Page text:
Wednesday, January 12, 2005

Looting Social Security: Fact checking His narrow ass 

Thank God Froomkin's back:

In addition to making deceptive claims about the system going broke, Bush continued to perpetuate a myth about life expectancy so misleading that the Social Security Administration's own Web site goes to great pains to explain how wrong it is.

Said Bush: "The problem is, is that times have changed since 1935. Then most women did not work outside the house, and the average life expectancy was about 60 years old, which for a guy 58 years old must have been a little discouraging. (LAUGHTER)

"Today, Americans, fortunately, are living longer and longer. I mean, we're living way beyond 60 years old and most women are working outside the house."

In fact, as the Social Security Web site states: "If we look at life expectancy statistics from the 1930s we might naturally come to the conclusion that the Social Security program was designed in such a way that people would work for many years paying in taxes, but would not live long enough to collect benefits. Life expectancy at birth in 1930 was indeed only 58 for men and 62 for women. But life expectancy at birth in the early decades of the 20th century was low due to high infant mortality, and someone who died as a child would never have worked and paid into Social Security. A more appropriate measure is probably life expectancy after attainment of adulthood."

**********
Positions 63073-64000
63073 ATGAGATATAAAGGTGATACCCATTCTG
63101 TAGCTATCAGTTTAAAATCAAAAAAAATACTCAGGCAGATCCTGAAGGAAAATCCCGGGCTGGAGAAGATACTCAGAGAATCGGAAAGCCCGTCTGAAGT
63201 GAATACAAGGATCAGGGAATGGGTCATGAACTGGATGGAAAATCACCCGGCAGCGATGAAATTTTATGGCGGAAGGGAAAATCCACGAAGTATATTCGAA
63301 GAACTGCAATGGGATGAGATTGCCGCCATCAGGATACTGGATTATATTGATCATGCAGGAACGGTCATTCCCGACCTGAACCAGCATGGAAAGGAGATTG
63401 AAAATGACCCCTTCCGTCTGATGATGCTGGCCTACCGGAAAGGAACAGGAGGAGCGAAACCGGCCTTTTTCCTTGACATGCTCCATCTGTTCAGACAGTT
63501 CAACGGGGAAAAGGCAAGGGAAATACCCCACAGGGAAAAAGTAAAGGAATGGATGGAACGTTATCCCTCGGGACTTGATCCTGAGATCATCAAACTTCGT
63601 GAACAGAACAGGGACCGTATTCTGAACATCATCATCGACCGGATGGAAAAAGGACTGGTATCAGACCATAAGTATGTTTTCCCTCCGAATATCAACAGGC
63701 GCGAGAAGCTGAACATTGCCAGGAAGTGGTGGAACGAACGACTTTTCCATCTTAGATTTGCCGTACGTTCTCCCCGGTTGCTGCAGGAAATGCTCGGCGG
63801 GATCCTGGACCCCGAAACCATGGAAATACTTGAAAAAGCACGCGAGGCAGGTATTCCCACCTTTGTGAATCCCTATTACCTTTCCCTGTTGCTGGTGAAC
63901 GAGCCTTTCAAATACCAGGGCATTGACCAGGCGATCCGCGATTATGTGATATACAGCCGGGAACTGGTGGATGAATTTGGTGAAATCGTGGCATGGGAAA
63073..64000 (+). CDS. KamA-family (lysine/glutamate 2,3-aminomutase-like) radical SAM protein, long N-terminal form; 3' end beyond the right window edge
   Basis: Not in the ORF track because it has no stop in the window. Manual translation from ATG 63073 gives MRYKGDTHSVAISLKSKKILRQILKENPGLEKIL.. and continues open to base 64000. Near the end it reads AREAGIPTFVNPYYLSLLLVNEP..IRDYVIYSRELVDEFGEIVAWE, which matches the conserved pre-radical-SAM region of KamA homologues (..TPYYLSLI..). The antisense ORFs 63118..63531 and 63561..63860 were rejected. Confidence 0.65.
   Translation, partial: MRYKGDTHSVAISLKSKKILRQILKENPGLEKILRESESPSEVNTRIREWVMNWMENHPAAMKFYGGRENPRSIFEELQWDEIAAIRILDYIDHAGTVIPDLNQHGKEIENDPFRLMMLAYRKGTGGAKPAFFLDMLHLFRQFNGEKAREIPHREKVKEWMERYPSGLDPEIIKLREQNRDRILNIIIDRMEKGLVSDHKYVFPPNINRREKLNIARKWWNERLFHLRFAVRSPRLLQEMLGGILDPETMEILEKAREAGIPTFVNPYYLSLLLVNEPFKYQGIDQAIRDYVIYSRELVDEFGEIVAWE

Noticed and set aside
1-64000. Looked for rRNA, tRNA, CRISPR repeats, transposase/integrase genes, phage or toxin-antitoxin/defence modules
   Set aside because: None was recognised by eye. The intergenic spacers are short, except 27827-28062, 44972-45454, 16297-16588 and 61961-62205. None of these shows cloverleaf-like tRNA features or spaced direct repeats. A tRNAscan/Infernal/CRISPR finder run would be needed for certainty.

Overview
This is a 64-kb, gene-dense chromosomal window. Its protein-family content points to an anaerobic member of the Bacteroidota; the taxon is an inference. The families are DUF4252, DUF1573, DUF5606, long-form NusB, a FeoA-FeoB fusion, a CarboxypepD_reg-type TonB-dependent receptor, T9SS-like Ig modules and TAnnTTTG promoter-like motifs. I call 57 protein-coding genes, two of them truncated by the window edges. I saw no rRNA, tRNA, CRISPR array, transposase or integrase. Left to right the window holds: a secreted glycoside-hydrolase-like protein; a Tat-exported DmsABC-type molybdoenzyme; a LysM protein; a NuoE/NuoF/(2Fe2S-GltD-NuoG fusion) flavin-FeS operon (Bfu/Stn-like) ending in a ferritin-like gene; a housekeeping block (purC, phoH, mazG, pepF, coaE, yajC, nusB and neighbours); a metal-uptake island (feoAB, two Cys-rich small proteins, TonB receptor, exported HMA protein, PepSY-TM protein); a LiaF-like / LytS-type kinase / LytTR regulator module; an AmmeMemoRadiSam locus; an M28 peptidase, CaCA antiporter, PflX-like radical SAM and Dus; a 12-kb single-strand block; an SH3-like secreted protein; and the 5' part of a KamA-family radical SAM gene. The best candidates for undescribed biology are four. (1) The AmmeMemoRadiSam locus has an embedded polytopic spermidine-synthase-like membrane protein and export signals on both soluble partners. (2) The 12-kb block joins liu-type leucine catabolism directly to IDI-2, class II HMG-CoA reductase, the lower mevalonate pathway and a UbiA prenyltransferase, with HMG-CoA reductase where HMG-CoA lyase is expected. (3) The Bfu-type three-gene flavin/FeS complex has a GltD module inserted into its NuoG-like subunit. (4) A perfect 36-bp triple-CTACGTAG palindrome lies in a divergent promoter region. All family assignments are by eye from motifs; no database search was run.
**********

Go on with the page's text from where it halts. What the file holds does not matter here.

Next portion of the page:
By that standard, average life expectancy has still grown, but not as much as Bush implied.
(via WaPo)

The amazing thing to me—I can't believe I'm still capable of being amazed—is that in seeking to abolish Social Security, the Republicans are well to the right of Otto von Bismarck, who started the first Social Security program in Germany. Yep, Otto von Bismarck, what an extreme liberal...

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